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Black History Month: Jamaica native draws inspiration from MLK

Graphic that reads Celebrating Black History Month with photo of Takese McKenzie.
Takese McKenzie (Graphic by UTHealth Houston)

Editor’s Note: Throughout the month of February, UTHealth Houston will highlight stories of students who share the vision and reflect on the people who influenced who they are today.

At a young age, Takese McKenzie was curious about the human brain. How exactly did it work? Why did it control all that we do? Understanding its limitless potential was fascinating for the young girl growing up in Jamaica.

With family support, McKenzie relentlessly pursued these questions. Her path has led her to learn the answers as a third-year neuroscience PhD candidate at MD Anderson Cancer Center UTHealth Houston Graduate School of Biomedical Sciences, where she’s a graduate research assistant in the lab of Jian Hu, PhD.

Given the devastating nature of neurodegenerative diseases such as Alzheimer’s disease, McKenzie said she is drawn to helping develop new therapies that have the potential to slow the progression of these harmful diseases.

McKenzie learned about neurodegenerative diseases and how detrimental they could be earning her undergraduate degree at the University of Houston-Downtown. That knowledge helped her pursue a PhD in neuroscience and to further explore the importance of biomedical research.  

McKenzie has drawn inspiration from Dr. Martin Luther King Jr., one of the most prominent leaders in the civil rights movement from 1955 until his assassination in 1968. King advanced civil rights for people of color in the United States by participating in and leading nonviolent protests for the right to vote, civil rights, desegregation, and labor rights.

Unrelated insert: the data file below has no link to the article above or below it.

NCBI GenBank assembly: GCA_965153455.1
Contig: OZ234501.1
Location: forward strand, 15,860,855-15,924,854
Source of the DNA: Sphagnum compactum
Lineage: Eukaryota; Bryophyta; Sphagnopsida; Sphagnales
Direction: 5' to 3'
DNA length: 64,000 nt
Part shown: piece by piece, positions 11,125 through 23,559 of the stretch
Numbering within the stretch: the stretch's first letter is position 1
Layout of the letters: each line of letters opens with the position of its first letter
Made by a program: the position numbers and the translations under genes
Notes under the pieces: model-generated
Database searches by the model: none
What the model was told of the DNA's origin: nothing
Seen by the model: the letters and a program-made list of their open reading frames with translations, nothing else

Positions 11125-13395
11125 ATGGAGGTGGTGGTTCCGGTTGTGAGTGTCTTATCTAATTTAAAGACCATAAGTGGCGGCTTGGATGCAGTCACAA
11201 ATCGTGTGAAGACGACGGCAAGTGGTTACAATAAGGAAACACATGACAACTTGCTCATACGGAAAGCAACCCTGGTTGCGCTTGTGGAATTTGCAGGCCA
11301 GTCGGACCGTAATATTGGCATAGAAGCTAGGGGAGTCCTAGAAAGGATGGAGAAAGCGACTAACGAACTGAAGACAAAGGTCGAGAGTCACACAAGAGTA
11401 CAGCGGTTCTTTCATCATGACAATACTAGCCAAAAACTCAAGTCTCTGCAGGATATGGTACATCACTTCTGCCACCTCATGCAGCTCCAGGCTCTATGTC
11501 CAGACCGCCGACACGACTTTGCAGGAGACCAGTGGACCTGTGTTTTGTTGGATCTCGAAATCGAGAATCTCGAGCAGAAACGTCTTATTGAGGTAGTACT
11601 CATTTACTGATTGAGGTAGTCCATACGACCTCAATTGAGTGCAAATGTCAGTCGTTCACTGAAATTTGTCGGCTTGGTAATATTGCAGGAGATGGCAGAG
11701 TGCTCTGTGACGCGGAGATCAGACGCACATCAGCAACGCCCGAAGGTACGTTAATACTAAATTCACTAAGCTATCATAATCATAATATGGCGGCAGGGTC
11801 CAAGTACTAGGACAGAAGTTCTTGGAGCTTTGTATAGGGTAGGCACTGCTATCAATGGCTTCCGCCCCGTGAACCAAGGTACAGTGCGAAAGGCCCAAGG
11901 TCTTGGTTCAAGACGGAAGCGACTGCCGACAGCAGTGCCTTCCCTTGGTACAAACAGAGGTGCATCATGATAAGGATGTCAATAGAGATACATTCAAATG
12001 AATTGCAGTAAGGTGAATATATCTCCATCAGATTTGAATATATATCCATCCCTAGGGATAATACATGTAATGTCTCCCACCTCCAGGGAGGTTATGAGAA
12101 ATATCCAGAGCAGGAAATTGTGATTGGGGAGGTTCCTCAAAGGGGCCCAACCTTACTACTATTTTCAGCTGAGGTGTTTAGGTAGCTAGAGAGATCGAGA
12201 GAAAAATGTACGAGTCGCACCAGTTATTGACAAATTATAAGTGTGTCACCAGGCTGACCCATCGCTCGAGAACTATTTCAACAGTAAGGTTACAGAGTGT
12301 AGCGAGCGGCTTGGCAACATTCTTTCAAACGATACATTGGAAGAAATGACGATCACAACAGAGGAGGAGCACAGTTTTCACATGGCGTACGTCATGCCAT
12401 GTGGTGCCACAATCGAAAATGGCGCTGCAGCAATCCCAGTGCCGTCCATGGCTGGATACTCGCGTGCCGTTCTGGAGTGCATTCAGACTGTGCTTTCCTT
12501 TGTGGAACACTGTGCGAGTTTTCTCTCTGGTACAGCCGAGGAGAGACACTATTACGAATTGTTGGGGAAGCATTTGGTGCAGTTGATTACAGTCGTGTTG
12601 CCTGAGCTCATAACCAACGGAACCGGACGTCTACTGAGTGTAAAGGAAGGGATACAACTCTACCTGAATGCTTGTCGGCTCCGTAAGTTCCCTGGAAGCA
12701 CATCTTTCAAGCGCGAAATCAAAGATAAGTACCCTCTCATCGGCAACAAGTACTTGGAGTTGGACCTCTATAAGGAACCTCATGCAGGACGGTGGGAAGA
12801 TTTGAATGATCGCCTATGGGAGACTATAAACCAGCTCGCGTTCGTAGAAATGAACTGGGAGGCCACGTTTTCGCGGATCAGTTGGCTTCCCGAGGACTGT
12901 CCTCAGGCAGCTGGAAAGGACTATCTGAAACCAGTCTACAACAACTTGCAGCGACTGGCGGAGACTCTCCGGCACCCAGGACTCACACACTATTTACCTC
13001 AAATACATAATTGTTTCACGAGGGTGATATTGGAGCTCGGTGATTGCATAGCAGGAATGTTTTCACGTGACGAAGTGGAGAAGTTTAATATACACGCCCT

Through Dr. King’s actions and words, McKenzie found the motivation to pursue her own dreams in the medical field.

“Dr. Martin Luther King Jr. has been one of my greatest inspirations to strive for excellence in my goal of becoming a neuroscientist,” McKenzie said. “He believed in equity and a better way of life for everyone. Having earned his PhD at such a young age, Dr. King is known as the epitome of Black excellence.”

One of the most famous events of the civil rights movement took place on Aug. 28, 1963: the March on Washington. Organized by civil rights leaders which included Dr. King, more than 200,000 people of all races congregated in Washington, D.C. for the peaceful march with the main purpose of forcing civil rights legislation and establishing job equality. It was there that Dr. King delivered his infamous “I Have a Dream” speech, which galvanized the national civil rights movement and became a global slogan for equality and freedom.  

“As a first-generation student from the rural areas of Jamaica, Dr. King’s legacy motivates me that I can also do the same by defying my circumstances and striving to achieve what others haven’t,” she said. “One of my favorite quotes from Dr. King is, ‘If you can’t fly then run, if you can’t run walk, if you can’t walk crawl, but by all means keep moving forward.’ Throughout my academic journey, this quote has served as a constant inspiration and reminder to be optimistic and use the resources at hand to the best of my ability to achieve my goals.”

With a wealth of knowledge and experience under her belt, McKenzie is determined to help others who share the same dream she once had growing up in Jamaica – a dream that is becoming a reality.

“It would be my greatest joy to give back to the community by mentoring budding neuroscientists, especially those from disadvantaged backgrounds, to make exceptional scientific achievements,” McKenzie said. “I am really passionate about the field of neuroscience, there is so much left to uncover.”

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